Then, I was stuck in rural Nevada and needed tires. I had bought my mom’s old car knowing they’d need to be replaced before making the trip back to Denver. I rolled into your store in Fernley one Sunday afternoon. I thought if anything, I could still depend on you for tires in a rural location.

Two twenty-somethings in blue smocks sat behind the counter.

“Hi, I need tires.”
They looked at each other and sneered.
“Uhh. . . there’s a Les Schwab down the street, y’know.”
“You don’t sell tires?” I squinted.
“Well . . . hehehehehe . . . yeah, I mean, but . . . ” he shook his head.
“It’s Sunday. I don’t even think Les Schwab is open now,” I said.
“Well, I mean, ok . . . but. . . . ”

After begging him to sell me tires, he finally relented. He nearly spat on the menu as he showed me my choices. It was as through I had asked him to sell me some pruning shears specifically to cut off my own nuts.

Later, I realized the problem. Those “Goodyear” tires were crap. They were half-worn out when I sold the car barely ten thousand miles later. The kid in your own store was sabotaging your business model to protect his community. I mean, he lived there. He needed to look people in the eye at the bowling alley each weekend. You didn’t.

Finally, I understood. You had pulled off possibly the greatest bait-and-switch screwjob on the American public, ever. It’s through small things like tire sales that such revelations become known.

That was about seven years ago. It was at that point I decided I was done with you. In the time since, I’ve heard other onetime-believers tell their own reasons for leaving you behind. Low quality. Horrendous service. Being treated like a criminal in the stores. Unexplained extra ingredients in private-label groceries.

I started realizing the cranky liberals weren’t just being jealous or bleeding-hearted in their denunciations of you. I learned that you manipulate schedules to keep people part-timers so they can’t claim federal worker protections. You lay off people who threaten to develop any tenure. You hand new employees forms to enroll in foodstamps, WIC, and Medicare on the first day of work. Most of your employees can’t survive on what you pay them. This is your MO: shift the burden of your employees to the public. It’s the high cost of low prices. We’re all subsidizing those twenty-dollar blenders in some way. Walmart is a private business supported by taxes.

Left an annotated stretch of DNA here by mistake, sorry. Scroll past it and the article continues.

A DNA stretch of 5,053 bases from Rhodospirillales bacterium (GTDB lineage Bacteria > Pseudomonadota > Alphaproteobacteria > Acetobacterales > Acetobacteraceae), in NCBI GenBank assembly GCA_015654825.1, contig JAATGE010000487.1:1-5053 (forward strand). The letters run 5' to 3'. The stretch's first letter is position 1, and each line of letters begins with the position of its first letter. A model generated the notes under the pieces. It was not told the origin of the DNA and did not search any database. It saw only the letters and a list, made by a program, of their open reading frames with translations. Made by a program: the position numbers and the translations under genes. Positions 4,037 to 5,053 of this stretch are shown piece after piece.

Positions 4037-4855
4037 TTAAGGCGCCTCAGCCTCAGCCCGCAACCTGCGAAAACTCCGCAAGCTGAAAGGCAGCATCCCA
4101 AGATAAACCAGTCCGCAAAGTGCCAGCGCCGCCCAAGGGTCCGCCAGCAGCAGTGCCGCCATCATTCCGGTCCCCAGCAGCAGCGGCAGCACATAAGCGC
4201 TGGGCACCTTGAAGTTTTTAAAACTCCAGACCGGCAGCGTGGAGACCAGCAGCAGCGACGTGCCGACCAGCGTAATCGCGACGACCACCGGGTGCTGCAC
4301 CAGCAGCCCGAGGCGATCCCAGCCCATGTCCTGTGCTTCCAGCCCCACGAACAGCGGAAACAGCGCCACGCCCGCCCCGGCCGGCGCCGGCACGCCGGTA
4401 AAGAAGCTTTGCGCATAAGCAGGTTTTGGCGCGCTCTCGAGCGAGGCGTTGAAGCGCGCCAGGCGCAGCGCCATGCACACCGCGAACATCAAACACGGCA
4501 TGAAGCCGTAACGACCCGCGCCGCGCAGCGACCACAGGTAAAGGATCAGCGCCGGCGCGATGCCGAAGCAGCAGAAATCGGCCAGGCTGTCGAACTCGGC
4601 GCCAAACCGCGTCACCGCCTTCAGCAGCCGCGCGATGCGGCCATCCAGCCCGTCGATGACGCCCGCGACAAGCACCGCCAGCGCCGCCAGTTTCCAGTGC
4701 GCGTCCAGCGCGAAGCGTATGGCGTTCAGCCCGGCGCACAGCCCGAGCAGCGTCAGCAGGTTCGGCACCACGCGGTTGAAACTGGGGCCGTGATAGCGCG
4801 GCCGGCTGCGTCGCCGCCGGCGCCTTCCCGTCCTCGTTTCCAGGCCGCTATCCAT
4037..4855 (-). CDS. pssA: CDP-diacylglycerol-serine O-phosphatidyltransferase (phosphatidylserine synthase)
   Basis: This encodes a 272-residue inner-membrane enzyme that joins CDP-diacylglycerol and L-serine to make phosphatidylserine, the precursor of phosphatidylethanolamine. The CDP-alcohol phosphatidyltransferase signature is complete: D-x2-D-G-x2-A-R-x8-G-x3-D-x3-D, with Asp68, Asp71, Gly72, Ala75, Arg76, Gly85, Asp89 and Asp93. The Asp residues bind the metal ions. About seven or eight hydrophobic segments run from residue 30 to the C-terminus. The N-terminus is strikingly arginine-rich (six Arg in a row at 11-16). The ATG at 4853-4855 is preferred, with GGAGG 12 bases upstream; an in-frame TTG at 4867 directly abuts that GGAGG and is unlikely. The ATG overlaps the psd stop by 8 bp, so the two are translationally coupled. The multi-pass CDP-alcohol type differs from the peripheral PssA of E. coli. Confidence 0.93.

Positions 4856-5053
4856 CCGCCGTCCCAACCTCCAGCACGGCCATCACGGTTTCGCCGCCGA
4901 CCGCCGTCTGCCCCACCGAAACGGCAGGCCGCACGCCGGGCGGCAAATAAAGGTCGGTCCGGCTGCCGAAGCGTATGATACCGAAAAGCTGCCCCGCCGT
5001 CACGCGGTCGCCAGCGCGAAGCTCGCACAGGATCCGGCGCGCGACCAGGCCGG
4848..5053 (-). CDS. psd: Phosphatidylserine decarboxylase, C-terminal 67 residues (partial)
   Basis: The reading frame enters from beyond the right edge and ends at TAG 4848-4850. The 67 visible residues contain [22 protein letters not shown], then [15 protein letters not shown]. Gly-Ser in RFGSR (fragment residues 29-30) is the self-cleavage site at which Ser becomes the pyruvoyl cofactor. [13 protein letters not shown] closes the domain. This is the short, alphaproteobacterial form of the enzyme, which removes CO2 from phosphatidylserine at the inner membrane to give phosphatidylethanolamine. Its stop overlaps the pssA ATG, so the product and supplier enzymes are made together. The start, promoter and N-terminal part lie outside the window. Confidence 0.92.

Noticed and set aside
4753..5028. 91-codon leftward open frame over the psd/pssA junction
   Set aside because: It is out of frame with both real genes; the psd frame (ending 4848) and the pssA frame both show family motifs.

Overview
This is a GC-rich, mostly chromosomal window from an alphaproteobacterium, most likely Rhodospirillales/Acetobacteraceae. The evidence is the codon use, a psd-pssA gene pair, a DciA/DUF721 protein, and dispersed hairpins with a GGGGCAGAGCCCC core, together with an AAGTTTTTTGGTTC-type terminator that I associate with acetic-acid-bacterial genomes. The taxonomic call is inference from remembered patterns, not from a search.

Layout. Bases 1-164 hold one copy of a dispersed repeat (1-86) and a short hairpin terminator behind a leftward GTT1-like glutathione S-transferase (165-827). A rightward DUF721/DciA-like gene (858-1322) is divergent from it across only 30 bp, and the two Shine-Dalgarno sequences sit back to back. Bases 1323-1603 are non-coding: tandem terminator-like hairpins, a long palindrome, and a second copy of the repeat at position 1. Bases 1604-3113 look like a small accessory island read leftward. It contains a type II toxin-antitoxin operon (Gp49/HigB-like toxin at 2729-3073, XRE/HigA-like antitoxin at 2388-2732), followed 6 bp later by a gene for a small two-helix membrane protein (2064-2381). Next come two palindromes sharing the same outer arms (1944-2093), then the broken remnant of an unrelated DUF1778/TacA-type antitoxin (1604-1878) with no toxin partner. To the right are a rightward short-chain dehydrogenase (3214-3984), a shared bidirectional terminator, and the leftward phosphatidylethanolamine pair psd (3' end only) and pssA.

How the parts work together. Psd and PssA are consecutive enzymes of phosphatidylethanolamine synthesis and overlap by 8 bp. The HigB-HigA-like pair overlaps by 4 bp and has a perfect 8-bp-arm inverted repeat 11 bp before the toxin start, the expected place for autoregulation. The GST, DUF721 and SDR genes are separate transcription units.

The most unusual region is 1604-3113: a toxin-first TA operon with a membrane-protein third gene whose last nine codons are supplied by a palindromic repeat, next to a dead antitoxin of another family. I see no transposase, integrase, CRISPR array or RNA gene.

And in fact, these liberal cranks I had dismissed at one time finally produced numbers to prove one thing I had long feared:  Poverty actually increases in the area of each new store you open. It’s like you invented an economic slavery atom bomb, with each Supercenter its ground-zero.

And now, you’ve finally admitted it. But you’re not really going to change. Why should you? You have America in a death-grip.

But people are waking up. Even the most simple consumers have caught on. You can’t even keep them happy now.

One lady I know said she realized that she had to buy a new $20 purse from you guys each year, whereas the $30 one she got from Target had lasted her five. These people aren’t cranky socialists. They’re your core market. Discount shoppers. People who buy purses at Walmart. Or probably only Target now, going forward.

But, I still fully agree with your slogan, though I would add one thing: Save Money, Live Better. Avoid Walmart.